Likewise the melancholy stories, all of which are small but beautifully crafted insights into the inner thoughts of the troubled.
Many of these stories are ostensibly female stories written in a female voice, and it is a testament to the power of these stories that even though these are very short they manage to instil a layer of discomfort and awkwardness for the male reader. But then many of these stories are meant to be unsettling for any reader. There is a darkness to them, but it is a darkness that at times is counterpointed with light.
I read these stories in strange places, and at stranger times. the book followed me around the house for a few weeks. Laying on my bed side, or at the side of the sofa, on the kitchen table, on the doorstep while I enjoyed a coffee in the sunshine one Sunday, and other places. Often I read a story or two and then it would be left behind and it wasn’t until I returned to the vicinity that I read another. It’s a book that can do that, and that you dip in and out of and that your never quite sure what you are going to read for that couple of minutes while the kettle boils.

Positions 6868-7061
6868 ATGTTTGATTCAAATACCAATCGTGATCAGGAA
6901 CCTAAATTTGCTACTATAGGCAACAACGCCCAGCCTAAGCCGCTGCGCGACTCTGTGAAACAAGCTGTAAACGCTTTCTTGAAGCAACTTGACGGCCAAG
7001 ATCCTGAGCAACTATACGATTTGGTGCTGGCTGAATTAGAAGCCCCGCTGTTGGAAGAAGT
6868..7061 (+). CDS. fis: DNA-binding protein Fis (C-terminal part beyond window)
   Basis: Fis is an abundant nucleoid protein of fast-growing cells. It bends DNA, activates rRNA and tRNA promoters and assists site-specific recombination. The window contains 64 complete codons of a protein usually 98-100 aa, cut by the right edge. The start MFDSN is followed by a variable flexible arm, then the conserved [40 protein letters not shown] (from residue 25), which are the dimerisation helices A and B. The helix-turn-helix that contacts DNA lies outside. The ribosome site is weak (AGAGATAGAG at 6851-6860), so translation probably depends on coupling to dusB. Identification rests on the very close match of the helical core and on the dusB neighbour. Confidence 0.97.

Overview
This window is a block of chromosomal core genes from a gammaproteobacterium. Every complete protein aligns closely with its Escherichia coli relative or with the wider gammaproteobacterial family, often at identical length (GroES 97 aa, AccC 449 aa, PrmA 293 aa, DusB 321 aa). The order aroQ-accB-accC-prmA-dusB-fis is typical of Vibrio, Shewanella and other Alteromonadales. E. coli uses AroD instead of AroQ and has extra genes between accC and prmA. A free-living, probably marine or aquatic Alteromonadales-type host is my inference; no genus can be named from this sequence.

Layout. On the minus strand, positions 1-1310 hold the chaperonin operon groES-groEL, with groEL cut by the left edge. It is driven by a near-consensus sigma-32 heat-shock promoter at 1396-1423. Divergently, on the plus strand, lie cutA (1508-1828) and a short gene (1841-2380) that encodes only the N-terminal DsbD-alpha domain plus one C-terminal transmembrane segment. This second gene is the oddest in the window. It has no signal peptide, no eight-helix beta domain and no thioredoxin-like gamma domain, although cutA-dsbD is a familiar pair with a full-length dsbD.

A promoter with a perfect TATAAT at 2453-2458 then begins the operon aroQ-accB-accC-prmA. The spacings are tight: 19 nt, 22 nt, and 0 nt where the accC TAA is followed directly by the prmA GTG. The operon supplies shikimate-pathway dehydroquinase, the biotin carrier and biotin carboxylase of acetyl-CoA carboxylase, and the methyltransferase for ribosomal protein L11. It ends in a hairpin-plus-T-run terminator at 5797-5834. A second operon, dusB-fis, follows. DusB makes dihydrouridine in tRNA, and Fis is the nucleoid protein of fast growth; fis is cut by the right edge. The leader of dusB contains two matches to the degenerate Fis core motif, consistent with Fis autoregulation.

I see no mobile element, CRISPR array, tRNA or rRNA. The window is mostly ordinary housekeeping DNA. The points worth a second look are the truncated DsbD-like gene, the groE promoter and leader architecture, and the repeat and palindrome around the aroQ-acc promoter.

But what you will read will be interesting, strange, upsetting , joyous dark and wonderful often all at the same time and in less words than you would think possible it will leave you thoughtful, or horrified,. angry , happy or sad.
So you should buy it, and treasure it’s little windows into the recesses of the soul.
I still don’t like or understand micro fiction. I still don’t really get the point of it. It always leave me wanting more, because it isn’t enough. But that’s me, and plenty of people love it. If you are a person who loves flash fiction, then take it from someone who doesn’t, this is one of the best collections I’ve ever read, by a writer who is a master of the art form. So its worth your time if its your kind of thing, or even if its not…
That said, personally I think Amy needs to stop faffing about with these silly things and finish that damn novel she has been writing since before her first Harvey Duckman story. But then I am a miserable old sod, who has been looking forward to her novel for years.